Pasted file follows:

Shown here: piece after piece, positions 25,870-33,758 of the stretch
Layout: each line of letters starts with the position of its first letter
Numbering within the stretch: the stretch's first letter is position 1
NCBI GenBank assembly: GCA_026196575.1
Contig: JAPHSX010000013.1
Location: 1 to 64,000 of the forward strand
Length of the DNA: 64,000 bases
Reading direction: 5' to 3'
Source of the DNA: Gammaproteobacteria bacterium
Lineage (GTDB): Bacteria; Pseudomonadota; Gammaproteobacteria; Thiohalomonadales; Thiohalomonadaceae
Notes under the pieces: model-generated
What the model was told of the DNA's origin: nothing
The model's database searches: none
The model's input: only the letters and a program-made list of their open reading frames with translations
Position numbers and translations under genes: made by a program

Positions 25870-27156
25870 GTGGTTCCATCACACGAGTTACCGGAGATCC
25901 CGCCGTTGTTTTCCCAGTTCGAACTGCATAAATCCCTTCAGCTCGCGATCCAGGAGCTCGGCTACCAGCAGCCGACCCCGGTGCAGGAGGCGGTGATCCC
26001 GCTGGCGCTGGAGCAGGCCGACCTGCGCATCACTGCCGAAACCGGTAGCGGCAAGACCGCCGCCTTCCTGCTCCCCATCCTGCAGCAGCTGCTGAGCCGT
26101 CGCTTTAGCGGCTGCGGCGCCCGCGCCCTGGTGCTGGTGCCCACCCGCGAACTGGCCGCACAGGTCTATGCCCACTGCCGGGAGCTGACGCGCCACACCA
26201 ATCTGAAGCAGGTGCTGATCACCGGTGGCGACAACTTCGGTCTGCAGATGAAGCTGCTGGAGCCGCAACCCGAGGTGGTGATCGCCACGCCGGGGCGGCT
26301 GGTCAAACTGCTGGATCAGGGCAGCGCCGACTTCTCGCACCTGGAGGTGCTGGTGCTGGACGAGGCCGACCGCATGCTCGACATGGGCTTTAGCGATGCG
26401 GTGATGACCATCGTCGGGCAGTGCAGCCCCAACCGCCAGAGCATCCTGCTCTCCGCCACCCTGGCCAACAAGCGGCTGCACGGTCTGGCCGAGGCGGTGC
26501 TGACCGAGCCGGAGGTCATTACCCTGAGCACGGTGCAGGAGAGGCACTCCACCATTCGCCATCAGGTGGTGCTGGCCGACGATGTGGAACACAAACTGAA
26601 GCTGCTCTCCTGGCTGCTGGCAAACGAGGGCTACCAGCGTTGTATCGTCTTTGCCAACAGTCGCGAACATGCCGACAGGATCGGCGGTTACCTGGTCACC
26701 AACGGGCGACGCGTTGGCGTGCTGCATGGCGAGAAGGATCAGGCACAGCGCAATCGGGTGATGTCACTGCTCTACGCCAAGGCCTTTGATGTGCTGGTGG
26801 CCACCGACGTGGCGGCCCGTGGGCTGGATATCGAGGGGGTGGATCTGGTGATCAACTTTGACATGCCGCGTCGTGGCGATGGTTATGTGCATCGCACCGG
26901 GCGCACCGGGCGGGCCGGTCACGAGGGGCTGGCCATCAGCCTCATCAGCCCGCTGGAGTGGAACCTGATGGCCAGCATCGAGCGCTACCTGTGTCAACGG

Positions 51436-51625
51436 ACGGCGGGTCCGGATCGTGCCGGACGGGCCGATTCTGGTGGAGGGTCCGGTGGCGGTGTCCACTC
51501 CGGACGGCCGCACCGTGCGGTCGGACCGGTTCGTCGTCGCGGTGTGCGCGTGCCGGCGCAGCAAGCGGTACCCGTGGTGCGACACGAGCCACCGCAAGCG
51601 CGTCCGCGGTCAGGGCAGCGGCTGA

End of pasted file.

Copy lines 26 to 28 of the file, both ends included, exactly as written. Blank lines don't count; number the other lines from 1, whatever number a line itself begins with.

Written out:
26701 AACGGGCGACGCGTTGGCGTGCTGCATGGCGAGAAGGATCAGGCACAGCGCAATCGGGTGATGTCACTGCTCTACGCCAAGGCCTTTGATGTGCTGGTGG
26801 CCACCGACGTGGCGGCCCGTGGGCTGGATATCGAGGGGGTGGATCTGGTGATCAACTTTGACATGCCGCGTCGTGGCGATGGTTATGTGCATCGCACCGG
26901 GCGCACCGGGCGGGCCGGTCACGAGGGGCTGGCCATCAGCCTCATCAGCCCGCTGGAGTGGAACCTGATGGCCAGCATCGAGCGCTACCTGTGTCAACGG